A number of urban areas across the UK will be participating in this year’s City Nature Challenge. This is an international event to promote wildlife recording and engage the public with wildlife in their urban area. Started in 2016 in the United States it quickly gained popularity and UK cities have been participating since 2018.

The City Nature Challenge 2020 takes place in two parts.

The key dates

Between Friday 24 and Monday 27 April as many people as possible will be asked to record the wildlife they see around them. This should be anything that is living and ‘wild’ – grasses, flowers, plants, trees, mosses, lichens, insects, spiders, beetles, amphibians, birds and mammals. It can also include evidence e.g. footprints, scat, nests.

In the second part, between Tuesday 28 April and Sunday 3 May, all these sightings need to be verified so that they can be included in the tally. This can be done remotely, so anyone across the UK can be involved in confirming these wildlife sightings.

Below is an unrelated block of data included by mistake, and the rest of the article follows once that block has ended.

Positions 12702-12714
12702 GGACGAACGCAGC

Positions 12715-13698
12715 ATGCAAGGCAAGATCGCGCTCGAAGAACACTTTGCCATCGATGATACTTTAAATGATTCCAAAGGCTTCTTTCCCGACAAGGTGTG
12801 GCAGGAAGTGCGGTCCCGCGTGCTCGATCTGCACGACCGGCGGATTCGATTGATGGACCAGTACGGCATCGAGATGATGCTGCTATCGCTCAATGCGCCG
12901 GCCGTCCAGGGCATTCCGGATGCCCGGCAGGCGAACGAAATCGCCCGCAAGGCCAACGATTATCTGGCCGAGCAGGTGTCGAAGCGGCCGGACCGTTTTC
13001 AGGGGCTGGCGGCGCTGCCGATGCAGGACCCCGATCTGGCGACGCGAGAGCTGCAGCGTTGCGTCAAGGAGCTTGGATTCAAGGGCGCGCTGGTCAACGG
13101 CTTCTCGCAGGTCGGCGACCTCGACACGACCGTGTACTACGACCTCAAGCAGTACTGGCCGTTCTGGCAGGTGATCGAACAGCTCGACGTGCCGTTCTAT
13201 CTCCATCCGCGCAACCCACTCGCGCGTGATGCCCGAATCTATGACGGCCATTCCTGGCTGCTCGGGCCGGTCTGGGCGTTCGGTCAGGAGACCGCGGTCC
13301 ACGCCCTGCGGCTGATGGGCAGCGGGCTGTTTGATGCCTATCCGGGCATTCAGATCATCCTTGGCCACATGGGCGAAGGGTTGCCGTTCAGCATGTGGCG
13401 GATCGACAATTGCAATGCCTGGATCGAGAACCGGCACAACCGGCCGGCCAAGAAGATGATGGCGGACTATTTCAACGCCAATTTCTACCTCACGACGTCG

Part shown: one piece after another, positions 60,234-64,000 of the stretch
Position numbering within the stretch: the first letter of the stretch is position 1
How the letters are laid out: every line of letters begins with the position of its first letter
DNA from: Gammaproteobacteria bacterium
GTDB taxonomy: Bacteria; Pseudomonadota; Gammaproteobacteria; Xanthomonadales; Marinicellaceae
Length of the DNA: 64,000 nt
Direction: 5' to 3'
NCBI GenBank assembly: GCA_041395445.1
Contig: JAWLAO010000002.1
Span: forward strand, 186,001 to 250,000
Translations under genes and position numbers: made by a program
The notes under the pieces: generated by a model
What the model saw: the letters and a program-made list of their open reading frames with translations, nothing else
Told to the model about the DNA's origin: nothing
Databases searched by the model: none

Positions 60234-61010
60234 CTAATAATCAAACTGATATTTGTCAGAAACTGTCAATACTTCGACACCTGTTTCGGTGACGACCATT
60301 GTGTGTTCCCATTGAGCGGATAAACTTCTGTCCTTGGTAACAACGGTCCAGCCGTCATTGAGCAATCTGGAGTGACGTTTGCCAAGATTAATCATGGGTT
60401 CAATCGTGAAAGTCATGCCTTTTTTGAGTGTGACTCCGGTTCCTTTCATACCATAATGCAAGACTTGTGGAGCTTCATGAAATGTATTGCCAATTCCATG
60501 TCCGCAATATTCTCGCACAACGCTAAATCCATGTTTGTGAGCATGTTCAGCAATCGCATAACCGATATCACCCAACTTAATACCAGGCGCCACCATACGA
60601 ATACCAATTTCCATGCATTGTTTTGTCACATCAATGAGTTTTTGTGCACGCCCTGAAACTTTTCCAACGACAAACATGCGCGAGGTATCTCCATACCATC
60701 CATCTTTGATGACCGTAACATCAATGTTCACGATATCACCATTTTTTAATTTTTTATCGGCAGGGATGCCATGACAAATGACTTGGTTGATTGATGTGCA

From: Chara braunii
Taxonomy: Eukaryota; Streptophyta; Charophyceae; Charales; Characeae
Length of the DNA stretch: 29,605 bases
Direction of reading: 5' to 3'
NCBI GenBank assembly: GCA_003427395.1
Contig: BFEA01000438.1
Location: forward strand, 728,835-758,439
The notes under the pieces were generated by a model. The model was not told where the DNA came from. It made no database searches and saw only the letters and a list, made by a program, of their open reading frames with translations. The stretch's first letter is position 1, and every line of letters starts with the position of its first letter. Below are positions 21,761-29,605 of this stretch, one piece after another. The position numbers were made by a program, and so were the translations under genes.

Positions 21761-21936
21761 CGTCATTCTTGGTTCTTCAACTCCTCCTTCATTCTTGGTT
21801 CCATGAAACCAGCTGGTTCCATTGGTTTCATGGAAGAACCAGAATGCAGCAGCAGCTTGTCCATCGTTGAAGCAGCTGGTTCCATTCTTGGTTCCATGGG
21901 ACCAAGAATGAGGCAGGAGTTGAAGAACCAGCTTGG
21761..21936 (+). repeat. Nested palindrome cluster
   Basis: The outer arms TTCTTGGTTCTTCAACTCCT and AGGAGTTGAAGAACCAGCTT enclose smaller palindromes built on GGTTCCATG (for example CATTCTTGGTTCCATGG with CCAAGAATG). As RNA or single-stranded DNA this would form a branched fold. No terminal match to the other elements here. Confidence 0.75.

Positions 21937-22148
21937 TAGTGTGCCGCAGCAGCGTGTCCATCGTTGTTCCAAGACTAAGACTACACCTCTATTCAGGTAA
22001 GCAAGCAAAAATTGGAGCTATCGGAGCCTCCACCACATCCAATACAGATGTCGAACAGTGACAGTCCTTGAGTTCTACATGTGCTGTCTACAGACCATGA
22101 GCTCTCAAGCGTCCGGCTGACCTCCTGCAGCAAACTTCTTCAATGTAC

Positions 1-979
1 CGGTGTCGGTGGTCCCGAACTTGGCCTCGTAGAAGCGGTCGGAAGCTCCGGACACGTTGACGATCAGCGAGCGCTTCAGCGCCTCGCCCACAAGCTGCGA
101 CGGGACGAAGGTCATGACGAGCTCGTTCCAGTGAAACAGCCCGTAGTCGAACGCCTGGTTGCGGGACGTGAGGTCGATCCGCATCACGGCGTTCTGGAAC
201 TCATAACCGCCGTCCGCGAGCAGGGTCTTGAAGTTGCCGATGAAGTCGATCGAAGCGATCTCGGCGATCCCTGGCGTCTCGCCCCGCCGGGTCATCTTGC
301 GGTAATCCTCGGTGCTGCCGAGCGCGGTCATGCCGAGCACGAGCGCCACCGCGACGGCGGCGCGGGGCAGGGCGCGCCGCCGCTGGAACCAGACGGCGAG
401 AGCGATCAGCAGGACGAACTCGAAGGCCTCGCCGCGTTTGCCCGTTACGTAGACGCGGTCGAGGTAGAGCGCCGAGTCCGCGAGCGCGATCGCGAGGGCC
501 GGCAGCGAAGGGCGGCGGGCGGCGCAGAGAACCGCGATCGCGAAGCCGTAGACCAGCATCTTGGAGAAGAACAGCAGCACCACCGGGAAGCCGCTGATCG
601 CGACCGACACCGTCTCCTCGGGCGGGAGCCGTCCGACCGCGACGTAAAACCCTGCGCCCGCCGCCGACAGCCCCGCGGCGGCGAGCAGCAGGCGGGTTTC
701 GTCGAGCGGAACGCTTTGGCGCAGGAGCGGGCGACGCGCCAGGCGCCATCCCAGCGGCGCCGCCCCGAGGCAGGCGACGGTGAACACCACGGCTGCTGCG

The 10 UK cities / areas taking part this year are:

In 2019, seven UK cities took part and identified over 6000 species from 45,753 observations made by 1084 species.

City Observers Identifiers Species Observations
Bristol 351 530 1448 15,361
Glasgow 8 55 90 134
Leicester 47 156 831 4195
Liverpool Area 126 367 1065 12423
London 279 401 1106 5475
Greater Manchester 139 205 791 5099
North East Area 134 229 671 3066
1084 1943 6002 45,753


The full list of cities and links to the project pages is available on the City Nature Challenge 2020 website, where you can find out more about the individual city events and how to take part.

How are the sightings recorded?

The City Nature Challenge uses a free American developed tool iNaturalist to record sightings. The advantage of using this tool is that it is used by all the cities taking part across the world so that cities can compare their results. With around 30,000 registered users in the UK, who have have recorded nearly 600,000 observations, it is proving to be a popular tool. The disadvantage is that for a number of reasons including differing licensing rules and verification processes, it is not compatible with iRecord or the NBN Atlas.

What happens to the data?

Currently, iNaturalist shares all ‘research’ grade sightings with GBIF. In addition, the Biological Records Centre (BRC) has trialed importing records, including City Nature Challenge records, from iNaturalist into iRecord, but the differences between the systems made it difficult to fully address issues around verification and data flow. Transferring large scale datasets direct from iNaturalist into iRecord and/or the NBN Atlas is not possible at this time.